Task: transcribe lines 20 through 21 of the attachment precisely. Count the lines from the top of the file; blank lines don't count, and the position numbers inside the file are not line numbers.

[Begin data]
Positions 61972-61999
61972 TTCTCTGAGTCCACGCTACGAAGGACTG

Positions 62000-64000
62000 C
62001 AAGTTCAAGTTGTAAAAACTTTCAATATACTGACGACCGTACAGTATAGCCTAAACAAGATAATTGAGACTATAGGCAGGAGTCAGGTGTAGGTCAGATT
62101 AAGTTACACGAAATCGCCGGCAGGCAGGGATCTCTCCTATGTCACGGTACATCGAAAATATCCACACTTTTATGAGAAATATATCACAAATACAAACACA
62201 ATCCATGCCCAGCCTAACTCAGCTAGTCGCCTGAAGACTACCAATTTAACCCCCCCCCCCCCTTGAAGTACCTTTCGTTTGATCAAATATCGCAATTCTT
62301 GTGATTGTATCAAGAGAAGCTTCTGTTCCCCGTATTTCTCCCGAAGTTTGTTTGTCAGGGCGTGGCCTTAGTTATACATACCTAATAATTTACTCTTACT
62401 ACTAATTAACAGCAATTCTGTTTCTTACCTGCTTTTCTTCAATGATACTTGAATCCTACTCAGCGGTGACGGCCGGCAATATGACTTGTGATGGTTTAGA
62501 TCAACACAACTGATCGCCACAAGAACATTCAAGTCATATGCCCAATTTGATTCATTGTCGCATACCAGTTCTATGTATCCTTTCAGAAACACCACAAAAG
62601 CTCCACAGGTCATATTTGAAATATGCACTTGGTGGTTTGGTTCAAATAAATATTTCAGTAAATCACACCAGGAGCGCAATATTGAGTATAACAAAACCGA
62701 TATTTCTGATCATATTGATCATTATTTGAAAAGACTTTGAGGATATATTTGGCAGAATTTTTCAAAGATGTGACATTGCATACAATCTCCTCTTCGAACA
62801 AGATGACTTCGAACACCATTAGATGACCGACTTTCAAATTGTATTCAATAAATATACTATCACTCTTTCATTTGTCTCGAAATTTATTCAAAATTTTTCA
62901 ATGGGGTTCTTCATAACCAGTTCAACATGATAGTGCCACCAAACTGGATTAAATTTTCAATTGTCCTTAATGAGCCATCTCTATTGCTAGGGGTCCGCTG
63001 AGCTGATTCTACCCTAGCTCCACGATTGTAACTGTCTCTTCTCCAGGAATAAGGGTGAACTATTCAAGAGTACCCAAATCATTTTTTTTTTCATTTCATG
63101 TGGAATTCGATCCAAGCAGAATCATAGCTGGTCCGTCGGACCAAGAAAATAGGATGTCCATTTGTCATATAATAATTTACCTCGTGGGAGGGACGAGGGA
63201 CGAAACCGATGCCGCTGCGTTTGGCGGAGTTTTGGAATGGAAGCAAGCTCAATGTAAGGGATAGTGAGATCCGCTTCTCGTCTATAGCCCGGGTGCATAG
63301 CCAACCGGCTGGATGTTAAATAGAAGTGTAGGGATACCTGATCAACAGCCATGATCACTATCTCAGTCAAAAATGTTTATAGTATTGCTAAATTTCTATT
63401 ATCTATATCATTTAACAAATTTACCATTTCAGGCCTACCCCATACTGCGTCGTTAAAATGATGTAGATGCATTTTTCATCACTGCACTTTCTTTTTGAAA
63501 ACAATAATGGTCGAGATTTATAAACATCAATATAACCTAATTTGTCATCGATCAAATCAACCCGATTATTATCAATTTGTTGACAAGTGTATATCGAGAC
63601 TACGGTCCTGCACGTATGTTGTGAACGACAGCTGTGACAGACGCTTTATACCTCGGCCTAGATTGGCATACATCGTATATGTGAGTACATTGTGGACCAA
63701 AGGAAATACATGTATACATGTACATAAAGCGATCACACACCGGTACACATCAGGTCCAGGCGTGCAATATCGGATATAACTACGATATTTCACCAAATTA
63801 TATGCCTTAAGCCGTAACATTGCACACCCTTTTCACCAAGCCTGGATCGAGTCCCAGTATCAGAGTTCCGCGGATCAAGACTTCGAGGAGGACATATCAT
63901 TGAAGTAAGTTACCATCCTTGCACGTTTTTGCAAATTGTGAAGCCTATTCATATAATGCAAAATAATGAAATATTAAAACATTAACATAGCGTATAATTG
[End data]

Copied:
63501 ACAATAATGGTCGAGATTTATAAACATCAATATAACCTAATTTGTCATCGATCAAATCAACCCGATTATTATCAATTTGTTGACAAGTGTATATCGAGAC
63601 TACGGTCCTGCACGTATGTTGTGAACGACAGCTGTGACAGACGCTTTATACCTCGGCCTAGATTGGCATACATCGTATATGTGAGTACATTGTGGACCAA